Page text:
Woman hand pulls close cap of drainage hole of sink to drain water

Why You Shouldn’t Use Bleach in Drains

Take a peek inside the average home’s cleaning cupboard and you’re sure to find a container of bleach.

While most of us think of it as a cleaning agent, it is actually a chemical solution of sodium hypochlorite. When diluted with water, it’s great at killing germs on common household surfaces like kitchen benchtops, rubbish bins and bathroom vanities.

But it should never be poured down drains.

Why Bleach is Bad for Drains

1 – Bleach doesn’t clear blocked drains.

Bleach has no effect when you drain has been obstructed with things like hair, grease, or food scraps. Instead of dissolving the blockage, chances are that the bleach will remain in the pipes.

2 – It can be harmful to your health.

If you’ve ever come into contact with neat bleach, you’ll recognise its pungent odour, and its harmful effects on the skin and eyes.

Bleach may be great at removing mould in the shower, but breathing in the fumes irritates the lungs. This causes coughing and even breathing problems – even if you’re not an asthmatic.

3 – It should NEVER be mixed with other household cleaners (even accidentally).

If you pour bleach down the drain after using other cleaning products, it can cause a dangerous chemical reaction.

For example, if you pour bleach down the drain after a chemical drain cleaner, the bleach mixes with the acid, creating heat. This heat can damage pipes or even make them burst.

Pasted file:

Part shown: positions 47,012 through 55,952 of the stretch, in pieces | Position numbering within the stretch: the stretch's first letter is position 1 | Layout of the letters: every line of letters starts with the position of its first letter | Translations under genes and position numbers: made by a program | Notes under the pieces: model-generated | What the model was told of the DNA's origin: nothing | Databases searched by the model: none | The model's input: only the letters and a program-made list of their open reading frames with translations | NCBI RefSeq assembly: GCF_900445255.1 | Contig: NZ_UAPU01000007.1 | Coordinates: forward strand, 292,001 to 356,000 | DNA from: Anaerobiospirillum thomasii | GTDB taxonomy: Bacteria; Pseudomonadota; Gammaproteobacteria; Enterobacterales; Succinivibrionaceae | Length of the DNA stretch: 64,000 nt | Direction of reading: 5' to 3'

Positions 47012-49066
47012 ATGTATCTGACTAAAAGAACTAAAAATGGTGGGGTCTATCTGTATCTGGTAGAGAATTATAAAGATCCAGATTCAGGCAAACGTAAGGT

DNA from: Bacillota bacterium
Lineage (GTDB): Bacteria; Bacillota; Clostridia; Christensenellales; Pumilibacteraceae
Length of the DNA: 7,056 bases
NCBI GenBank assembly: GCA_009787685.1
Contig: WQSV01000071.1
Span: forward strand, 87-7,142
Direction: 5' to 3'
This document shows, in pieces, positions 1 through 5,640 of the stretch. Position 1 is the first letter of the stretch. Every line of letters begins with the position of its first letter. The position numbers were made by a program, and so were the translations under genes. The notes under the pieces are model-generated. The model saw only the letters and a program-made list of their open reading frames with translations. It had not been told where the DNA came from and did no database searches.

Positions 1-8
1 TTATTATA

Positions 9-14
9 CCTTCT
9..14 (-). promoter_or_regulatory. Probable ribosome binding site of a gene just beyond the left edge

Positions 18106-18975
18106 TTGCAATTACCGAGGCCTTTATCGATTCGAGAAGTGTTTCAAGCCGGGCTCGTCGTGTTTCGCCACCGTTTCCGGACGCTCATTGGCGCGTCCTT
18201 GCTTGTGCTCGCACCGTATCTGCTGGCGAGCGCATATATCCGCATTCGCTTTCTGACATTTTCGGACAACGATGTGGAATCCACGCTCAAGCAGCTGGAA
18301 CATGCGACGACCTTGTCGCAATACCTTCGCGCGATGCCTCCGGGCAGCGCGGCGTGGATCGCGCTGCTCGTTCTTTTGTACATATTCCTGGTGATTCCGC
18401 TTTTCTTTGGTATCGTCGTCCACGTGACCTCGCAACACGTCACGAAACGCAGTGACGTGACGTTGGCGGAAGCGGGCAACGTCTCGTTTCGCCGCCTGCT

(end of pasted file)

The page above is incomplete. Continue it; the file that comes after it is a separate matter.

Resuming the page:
Chlorine gas is also released when bleach and acid mix, resulting in harmful fumes. So never pour vinegar, ammonia, acetone (nail polish remover), toilet cleaner or disinfectant into drains before or after using bleach.

4 – Bleach can damage pipes.

Bleach reacts with metal and is very corrosive, with rust or oxidation caused by the trading of electrons between the metal and bleach molecules. Copper pipes can also be damaged making them more prone to plumbing leaks. With PVC pipes, bleach dissolves the sealant used around the pipes.

5 – It kills good bacteria in a septic tank system.

Septic tank systems are full of beneficial bacteria that digest the waste inside the tank. Bleach kills the bacteria, meaning that undigested waste will clog the system. It also upsets the pH balance in the tank.

6 – It’s bad for the environment.

According to Planet Ark, bleach that enters the environment through waterways can form dioxins that are harmful to aquatic and other wildlife.

What to Use instead of Bleach to Clear Drains

Prevention is always better than cure, so we highly recommend using a metal or plastic sink strainer to collect hair, food particles and grease. This way they can be binned, rather than washed down the drain.

Instead of using bleach to clear a blockage, you could try using a plunger to dislodge it, just one of our DIY tips for unblocking drains.

For more stubborn or recurring problems, that’s where we can help. With our CCTV drain camera we can locate the blockage and remove it – all without having to dig up your property!

So don’t reach for the bleach – instead give us a call on (07) 3277 8401.

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